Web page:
Everything you thought you knew was wrong: Daylight Saving Time myths

KUSA - Here, we take a look at all the terrible truths about Daylight Saving Time (like the fact that it's Daylight Saving Time instead of daylight savings time):

-

BEN FRANKLIN

There's a few common refrains about Benjamin Franklin that aren't actually true: he did not want the U.S. National Bird to be a turkey, nor was his famous kite experiment anything like we learned about in school - and he did not come up with the idea for Daylight Saving Time.

Instead, that myth comes from a satirical essay he wrote basically suggesting the French should get to bed earlier  - but it was similar in scope.

The real creator of DST? Europeans. They instituted it during World War I - and then the U.S. followed suit in 1918, according to an investigation by Snopes.

Unsurprisingly, people hated it. It was discontinued in 1919 and not brought back to the U.S. until WWII as an effort to save electricity. If people didn't need to turn their lights on until an hour later than normal, that would save quite a bit of power for the nation.

During WWII, it was considered 'War-Time' and ran year-round.

After the war, different pockets all over the country either used DST or didn't, creating headaches for business people trying to work across the country.

So, in 1966, Congress made it uniform nationwide. It went through a couple iterations over the years, got changed in '86, then again in '05 to its current form.

For your records: DST starts on the second Sunday in March and ends on the first Sunday in November.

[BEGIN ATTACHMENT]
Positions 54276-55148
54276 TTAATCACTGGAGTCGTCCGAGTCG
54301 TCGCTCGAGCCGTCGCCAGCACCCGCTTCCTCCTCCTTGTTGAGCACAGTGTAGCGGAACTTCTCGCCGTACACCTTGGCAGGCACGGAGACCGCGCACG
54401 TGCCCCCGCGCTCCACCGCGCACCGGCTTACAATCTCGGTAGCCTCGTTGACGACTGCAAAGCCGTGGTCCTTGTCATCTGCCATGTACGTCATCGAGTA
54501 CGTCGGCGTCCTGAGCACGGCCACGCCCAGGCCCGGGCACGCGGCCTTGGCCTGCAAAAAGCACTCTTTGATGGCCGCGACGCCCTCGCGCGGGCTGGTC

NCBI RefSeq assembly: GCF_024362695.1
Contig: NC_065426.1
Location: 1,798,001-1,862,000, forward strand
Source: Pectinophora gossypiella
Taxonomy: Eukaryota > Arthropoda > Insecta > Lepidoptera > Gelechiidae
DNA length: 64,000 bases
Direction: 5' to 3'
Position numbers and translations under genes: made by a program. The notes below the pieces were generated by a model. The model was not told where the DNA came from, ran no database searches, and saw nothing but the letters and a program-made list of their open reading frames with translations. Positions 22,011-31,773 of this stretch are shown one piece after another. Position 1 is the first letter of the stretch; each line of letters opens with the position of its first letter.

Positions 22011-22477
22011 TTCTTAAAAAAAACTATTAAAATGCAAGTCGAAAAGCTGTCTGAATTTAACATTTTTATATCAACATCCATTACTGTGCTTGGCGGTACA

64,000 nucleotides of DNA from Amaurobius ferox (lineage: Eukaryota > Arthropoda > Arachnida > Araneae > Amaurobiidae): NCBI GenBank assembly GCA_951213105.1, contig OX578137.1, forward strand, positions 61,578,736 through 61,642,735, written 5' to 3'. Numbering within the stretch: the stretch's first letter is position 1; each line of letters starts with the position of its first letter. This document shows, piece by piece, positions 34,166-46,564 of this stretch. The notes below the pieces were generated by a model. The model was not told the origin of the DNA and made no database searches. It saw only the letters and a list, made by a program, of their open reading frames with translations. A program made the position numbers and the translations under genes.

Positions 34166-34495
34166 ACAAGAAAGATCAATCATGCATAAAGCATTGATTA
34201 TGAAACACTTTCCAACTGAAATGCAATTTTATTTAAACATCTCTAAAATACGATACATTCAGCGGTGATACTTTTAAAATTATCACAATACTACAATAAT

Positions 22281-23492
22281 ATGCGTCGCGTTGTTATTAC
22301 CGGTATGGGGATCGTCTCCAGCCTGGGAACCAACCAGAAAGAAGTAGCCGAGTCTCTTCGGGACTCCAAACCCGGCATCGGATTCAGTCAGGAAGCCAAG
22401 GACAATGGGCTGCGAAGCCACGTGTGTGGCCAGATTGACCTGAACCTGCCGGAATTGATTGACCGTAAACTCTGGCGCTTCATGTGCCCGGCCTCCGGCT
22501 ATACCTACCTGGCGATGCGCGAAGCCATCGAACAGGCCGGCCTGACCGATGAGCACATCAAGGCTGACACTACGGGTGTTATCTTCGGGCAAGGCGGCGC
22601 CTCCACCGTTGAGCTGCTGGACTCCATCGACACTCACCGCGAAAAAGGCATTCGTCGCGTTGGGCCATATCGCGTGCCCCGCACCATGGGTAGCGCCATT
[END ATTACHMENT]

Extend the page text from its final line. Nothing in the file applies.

-

DST: The Superhero?

According to Market Insider, 74 percent of Americans hate want DST to end.

While most people want DST gone, are they aware it fights crime? A study put out by the Brookings Institute found that DST actually lowers robbery rates by 7 percent when we spring forward.

Apparently, giving more daylight to the evening hours deters thieves who want to act in darkness - who knew.

But that's not all: reported robberies fell by 27 percent during that extra hour of daylight over summer.

-

Americans mostly like DST

As referenced above, Market Insider took a look at a poll conducted by the aptly named EndDaylightSavingTime.org that found most Americans want DST to go - but they want the time change to stay.

Think about it: DST year-round, instead of just for the summer months. Then we don't have to worry about losing an hour of sleep come spring!

Political junkies will remember that this proposal was tried in Colorado - to put the state in what is essentially Central time year-round (meaning that the sun won't set at 4:53 p.m. anymore like it's about to on Sunday).

Ski resorts argued that their patrons would hate to lose that extra early morning hour and shipping companies argued it would make it harder - despite not actually losing an hour of daylight.

There's a small group of Coloradans fighting to get the proposal started again: Stop the Time Changes Colorado.

-

Daylight Saving Time was meant to help farmers

This should be obvious if you read above since we already explained it was started to save electricity. Farmers don't need the help. In fact, according to the Washington Post, the farming lobby actually kept it from becoming peacetime law until 1966.

Cows, apparently, hate the time change.

-

DST saves energy

Remember above when we said DST was started in war-time to save energy? California did a study recently that actually found out that's bunk.

DST saves... drumroll please... about 0.18 percent. The Atlantic, who first reported on the study, did so in an article titled "Daylight Saving Time Is America's Greatest Shame."

-

Finally: DST actually helps us be healthier

Of all the biggest crocks! No, it doesn't. There's been an avalanche of studies done on this - this one claims our kids hate it - this one claims it can lead to heart attacks - this one claims our sleep schedules never recover - on and on

© 2017 KUSA-TV


JOIN THE CONVERSATION

To find out more about Facebook commenting please read the
Conversation Guidelines and FAQs

Leave a Comment